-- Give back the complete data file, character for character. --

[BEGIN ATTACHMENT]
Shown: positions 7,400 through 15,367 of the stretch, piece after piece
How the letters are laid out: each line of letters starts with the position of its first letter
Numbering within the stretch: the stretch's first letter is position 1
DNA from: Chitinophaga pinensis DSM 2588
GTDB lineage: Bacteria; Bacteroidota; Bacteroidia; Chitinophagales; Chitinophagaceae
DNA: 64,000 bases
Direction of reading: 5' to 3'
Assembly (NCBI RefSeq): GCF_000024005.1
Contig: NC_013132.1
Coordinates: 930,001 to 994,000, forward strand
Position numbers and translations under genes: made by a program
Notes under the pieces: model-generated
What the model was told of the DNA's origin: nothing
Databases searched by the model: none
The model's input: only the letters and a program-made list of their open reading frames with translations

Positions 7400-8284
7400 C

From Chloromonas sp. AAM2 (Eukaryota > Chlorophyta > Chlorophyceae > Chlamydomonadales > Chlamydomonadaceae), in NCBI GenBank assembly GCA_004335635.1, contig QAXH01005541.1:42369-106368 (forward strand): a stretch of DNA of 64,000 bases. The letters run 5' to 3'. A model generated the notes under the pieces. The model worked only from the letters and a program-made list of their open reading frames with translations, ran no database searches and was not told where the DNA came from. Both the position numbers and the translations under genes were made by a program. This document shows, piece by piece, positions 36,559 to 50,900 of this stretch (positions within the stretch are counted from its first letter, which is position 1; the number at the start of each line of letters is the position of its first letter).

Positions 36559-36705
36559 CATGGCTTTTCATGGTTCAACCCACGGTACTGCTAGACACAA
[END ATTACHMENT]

Shown: positions 7,400 through 15,367 of the stretch, piece after piece
How the letters are laid out: each line of letters starts with the position of its first letter
Numbering within the stretch: the stretch's first letter is position 1
DNA from: Chitinophaga pinensis DSM 2588
GTDB lineage: Bacteria; Bacteroidota; Bacteroidia; Chitinophagales; Chitinophagaceae
DNA: 64,000 bases
Direction of reading: 5' to 3'
Assembly (NCBI RefSeq): GCF_000024005.1
Contig: NC_013132.1
Coordinates: 930,001 to 994,000, forward strand
Position numbers and translations under genes: made by a program
Notes under the pieces: model-generated
What the model was told of the DNA's origin: nothing
Databases searched by the model: none
The model's input: only the letters and a program-made list of their open reading frames with translations

Positions 7400-8284
7400 C

From Chloromonas sp. AAM2 (Eukaryota > Chlorophyta > Chlorophyceae > Chlamydomonadales > Chlamydomonadaceae), in NCBI GenBank assembly GCA_004335635.1, contig QAXH01005541.1:42369-106368 (forward strand): a stretch of DNA of 64,000 bases. The letters run 5' to 3'. A model generated the notes under the pieces. The model worked only from the letters and a program-made list of their open reading frames with translations, ran no database searches and was not told where the DNA came from. Both the position numbers and the translations under genes were made by a program. This document shows, piece by piece, positions 36,559 to 50,900 of this stretch (positions within the stretch are counted from its first letter, which is position 1; the number at the start of each line of letters is the position of its first letter).

Positions 36559-36705
36559 CATGGCTTTTCATGGTTCAACCCACGGTACTGCTAGACACAA